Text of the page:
​SINGAPORE – Siblings Eugene and Angie Lim, who are in their 20s, inherited an incurable disease from their mother.

At least three generations of their family have been affected by the genetic condition neurofibromatosis (NF), which causes multiple tumours to form on nerve tissue. While many sufferers have mild symptoms, there is a small risk of some tumours becoming cancerous.

Eugene, 26, and Angie, 25, have a genetic disorder called neurofibromatosis type 1 (NF1). It is characterised by brown patches on the skin known as "cafe au lait" spots – which means "coffee with milk" in French – as well as tumours called neurofibromas, which appear as rubbery lumps on or under the skin, which may be itchy or painful.

An affected parent has a 50 per cent chance of passing the disease to his or her children, although some sufferers do not have a family history of it. There is no cure, and treatment involves monitoring and treating problems should they occur.

NF1 is more common than other forms of the condition, neurofibromatosis type 2 (NF2) and schwannomatosis.

Skin symptoms are much less common in NF2, where most sufferers develop benign nerve tumours in the ears, which can result in hearing loss or tinnitus. In NF2, tumours can also develop in the brain or along the spine. In schwannomatosis, a key symptom is debilitating pain caused by tumours growing and pressing on nerves and tissue.

In Eugene and Angie's recollection, the genetic condition stretches back to their maternal grandmother, who passed it on to her two children – their late mother and their uncle.

The siblings' mum, from whom they inherited the gene mutation, died at age 47 in 2016 from a malignant peripheral nerve sheath tumour, a rare cancer commonly associated with NF1. Their grandmother died in her 70s a few months earlier that same year, though they do not know what kind of cancer she had.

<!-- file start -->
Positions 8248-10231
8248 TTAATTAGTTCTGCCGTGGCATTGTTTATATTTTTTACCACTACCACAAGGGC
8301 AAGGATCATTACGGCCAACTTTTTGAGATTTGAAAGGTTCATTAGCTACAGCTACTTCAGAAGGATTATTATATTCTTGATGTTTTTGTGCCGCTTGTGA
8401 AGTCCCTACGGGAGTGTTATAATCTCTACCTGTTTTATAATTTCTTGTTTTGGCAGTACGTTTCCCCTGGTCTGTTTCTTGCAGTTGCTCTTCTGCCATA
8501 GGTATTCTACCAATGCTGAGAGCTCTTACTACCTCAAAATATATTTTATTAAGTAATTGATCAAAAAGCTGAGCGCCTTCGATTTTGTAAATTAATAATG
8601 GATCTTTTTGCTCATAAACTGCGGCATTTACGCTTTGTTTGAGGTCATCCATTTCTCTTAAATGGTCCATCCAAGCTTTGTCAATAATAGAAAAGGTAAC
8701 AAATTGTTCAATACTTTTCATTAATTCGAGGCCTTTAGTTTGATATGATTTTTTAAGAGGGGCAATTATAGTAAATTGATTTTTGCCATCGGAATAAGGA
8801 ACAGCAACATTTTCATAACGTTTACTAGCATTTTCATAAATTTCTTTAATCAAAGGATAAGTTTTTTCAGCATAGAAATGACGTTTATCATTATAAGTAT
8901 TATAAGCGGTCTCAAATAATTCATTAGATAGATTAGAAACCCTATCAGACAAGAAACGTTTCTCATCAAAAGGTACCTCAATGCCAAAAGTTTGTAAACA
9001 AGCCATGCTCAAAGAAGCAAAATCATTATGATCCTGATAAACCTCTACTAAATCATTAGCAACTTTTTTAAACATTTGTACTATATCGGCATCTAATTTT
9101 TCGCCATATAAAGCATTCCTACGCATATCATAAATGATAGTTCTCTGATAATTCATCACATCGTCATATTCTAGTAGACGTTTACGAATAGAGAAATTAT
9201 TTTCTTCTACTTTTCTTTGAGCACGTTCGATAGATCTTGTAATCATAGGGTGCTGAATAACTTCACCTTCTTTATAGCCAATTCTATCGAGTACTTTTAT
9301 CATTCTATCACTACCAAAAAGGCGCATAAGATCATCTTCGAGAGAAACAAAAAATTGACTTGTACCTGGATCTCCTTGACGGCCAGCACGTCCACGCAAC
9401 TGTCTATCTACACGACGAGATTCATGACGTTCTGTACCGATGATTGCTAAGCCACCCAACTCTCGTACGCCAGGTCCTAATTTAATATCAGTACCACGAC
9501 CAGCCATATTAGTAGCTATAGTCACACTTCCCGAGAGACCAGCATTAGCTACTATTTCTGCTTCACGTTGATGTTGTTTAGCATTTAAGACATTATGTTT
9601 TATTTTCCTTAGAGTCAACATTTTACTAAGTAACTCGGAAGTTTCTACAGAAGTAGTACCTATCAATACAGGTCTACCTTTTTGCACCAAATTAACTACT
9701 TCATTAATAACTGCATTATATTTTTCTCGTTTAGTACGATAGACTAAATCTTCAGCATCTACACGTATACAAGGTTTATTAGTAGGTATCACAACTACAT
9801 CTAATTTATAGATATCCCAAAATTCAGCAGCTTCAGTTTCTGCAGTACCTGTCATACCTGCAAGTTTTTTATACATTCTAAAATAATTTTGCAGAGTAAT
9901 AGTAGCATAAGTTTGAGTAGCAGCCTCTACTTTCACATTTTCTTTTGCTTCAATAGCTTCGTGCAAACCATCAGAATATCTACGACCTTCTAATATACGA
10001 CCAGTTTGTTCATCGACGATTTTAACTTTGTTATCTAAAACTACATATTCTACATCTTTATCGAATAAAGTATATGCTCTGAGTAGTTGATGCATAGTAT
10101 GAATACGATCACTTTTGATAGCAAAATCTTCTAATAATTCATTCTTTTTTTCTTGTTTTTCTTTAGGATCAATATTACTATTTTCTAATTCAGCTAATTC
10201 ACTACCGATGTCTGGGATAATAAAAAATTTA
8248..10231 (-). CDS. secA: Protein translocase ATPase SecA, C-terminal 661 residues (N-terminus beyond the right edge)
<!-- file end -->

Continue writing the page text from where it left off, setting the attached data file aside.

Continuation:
Although neurofibromatosis runs in their maternal lineage, they say members of their conservative, traditionally Chinese household never discussed their genetic burden.

Before Eugene, who works part-time at a student care centre, and Angie, an assistant engineer in the waste-water treatment sector, were diagnosed with NF1 in primary school, the family spoke of it only as a "skin disease" that had been handed down the generations. The siblings' father, 64, is a retired kitchen assistant.

Talking to The Straits Times in connection with Neurofibromatosis Awareness Month – which is observed in various countries, including Singapore – in May, the siblings say it is important to speak up about having the condition. For decades, the topic was shrouded in silence in their extended family.

Eugene says: "Many medical matters are taboo to talk about among friends and family. But I would advise that people with NF speak about their condition when others ask them, as not a lot of people know what NF is."